Objective: To identify English local authorities that “overachieve” and “underachieve” in health terms, given their level of deprivation, sociodemographic context, and region.
Design: Cross sectional study using data from the 1991 UK census and mortality data from 2000–2.
Participants: 354 local authorities (total population 49 558 000).
Main outcome measures: Life expectancy. Residual life expectancy after regression analysis.
Results: In general, the more materially deprived the population of a local authority was in 1991, the lower its life expectancy a decade later, with men being more sensitive to the effects of deprivation than women. Many local authorities, however, did not follow this general trend, and these shared common characteristics. Mining, Manufacturing and Industry, and Urban Fringe authorities collectively had lower life expectancies than predicted by their level of deprivation, as did authorities located in the north west. Outer London and Education Centres and Inner London authorities had much higher life expectancies than predicted, as did authorities located in the east, south east, and south west. Given their level of deprivation, sociodemographic context, and region, 11 local authorities significantly overachieved for male life expectancy and 10 underachieved, while 12 overachieved for female life expectancy and three underachieved.
Conclusions: Life expectancy in English local authorities is strongly associated not only with material deprivation, but with the local sociodemographic context and the region where the authority is located. Some authorities defy their contexts, however, and overachieve in health terms, while others, including some in affluent areas, underachieve.
- health underachievement
- local authorities
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Deprivation and ill health are intimately linked in England, being concentrated in the same geographical areas as a century ago, following patterns largely determined during the industrial revolution.1–5 Mining and heavy industry, in particular, created a legacy of physical and social deprivation, damaging the health of successive generations6,7: today life expectancy in industrial and former industrial local authorities is three years lower than the average for England,8 with material poverty underlying much of this health inequality.9,10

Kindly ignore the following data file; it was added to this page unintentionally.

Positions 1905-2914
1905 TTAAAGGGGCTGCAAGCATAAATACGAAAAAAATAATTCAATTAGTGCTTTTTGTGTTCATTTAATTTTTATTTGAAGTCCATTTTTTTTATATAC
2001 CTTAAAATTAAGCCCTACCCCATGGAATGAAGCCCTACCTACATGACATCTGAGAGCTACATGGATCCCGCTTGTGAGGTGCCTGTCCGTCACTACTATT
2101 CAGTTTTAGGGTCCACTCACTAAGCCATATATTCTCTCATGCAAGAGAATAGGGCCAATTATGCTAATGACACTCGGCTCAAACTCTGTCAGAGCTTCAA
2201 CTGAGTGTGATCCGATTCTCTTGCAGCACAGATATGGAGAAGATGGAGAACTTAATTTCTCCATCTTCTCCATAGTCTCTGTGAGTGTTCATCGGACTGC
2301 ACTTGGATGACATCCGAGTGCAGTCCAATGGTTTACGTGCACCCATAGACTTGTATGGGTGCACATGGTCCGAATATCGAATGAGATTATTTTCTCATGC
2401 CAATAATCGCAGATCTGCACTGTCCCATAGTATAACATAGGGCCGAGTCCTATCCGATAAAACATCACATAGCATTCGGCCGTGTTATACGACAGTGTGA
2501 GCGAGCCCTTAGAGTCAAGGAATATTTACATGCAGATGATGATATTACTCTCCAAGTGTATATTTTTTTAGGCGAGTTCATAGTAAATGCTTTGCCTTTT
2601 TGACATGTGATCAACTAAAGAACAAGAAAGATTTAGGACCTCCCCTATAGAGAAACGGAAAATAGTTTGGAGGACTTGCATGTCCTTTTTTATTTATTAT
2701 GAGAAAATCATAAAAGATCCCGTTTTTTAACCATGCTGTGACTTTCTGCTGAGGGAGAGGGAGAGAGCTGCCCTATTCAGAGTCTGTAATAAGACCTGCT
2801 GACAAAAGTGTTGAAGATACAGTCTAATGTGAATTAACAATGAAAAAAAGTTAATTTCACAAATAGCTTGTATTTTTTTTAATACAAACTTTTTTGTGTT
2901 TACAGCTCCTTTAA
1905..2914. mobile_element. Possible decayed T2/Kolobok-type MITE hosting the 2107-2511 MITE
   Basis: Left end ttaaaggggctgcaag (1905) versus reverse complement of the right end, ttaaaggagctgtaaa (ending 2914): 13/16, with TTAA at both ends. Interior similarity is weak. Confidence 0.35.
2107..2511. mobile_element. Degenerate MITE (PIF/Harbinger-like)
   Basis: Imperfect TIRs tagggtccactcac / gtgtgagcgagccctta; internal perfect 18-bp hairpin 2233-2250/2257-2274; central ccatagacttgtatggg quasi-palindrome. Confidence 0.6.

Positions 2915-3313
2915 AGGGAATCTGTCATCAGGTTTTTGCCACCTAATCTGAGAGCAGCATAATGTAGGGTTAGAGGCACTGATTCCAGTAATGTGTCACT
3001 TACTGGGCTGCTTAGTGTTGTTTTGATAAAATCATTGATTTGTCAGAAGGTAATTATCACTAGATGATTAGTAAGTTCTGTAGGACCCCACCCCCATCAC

Deprivation does not, however, explain all the variation in health across different areas, nor does it affect all areas equally. The health effects of socioeconomic conditions, demographic trends, and geography can be difficult to disentangle. Even with similar levels of deprivation and socioeconomic characteristics, some areas fare much better than others in terms of health.8 In psychology literature “resilience” describes the process whereby people avoid the negative outcomes associated with risks.11 Related processes may operate at the population level, with some deprived communities resisting the detrimental health effects of adverse socioeconomic conditions, while others succumb. Despite having generally better health outcomes, affluent communities exhibit similar variations, which may be attributable to the same factors underlying resilience in deprived communities, or to alternative processes yet to be explored.
The central question remains: what causes communities to “overachieve” or “underachieve” in health terms, given their level of deprivation? The first step in answering this question is to identify the relevant communities. In this paper the search is performed at the level of local authorities, the administrative units of local government, as these deliver a range of services and social resources to their local populations that have an impact on health, including: housing, education, social services, and leisure facilities. This study therefore explores the health achievement of the populations of English local authorities in relation to their levels of material deprivation, and seeks to answer three important questions:
Are there particular sociodemographic area characteristics that foster overachievement or underachievement?
Are there geographical patterns to health achievement, for example, by region?
Which local authorities overachieve and underachieve, given their level of deprivation, sociodemographic context and region?
Unit of analysis
Local authorities in England were chosen as the unit of analysis, as these are the administrative units of local government, with responsibility for local services including housing, education, social services, transport, planning, economic development, public health, and leisure facilities. The 354 local authorities have populations ranging from 2500 to 990 000. Two unusually small local authorities, City of London and Isles of Scilly, were combined with neighbouring authorities (Westminster and Penwith, respectively) for analysis. Data based on 1991 populations were geographically rebased to 1998 areas to take account of local authority boundary changes during the 1990s.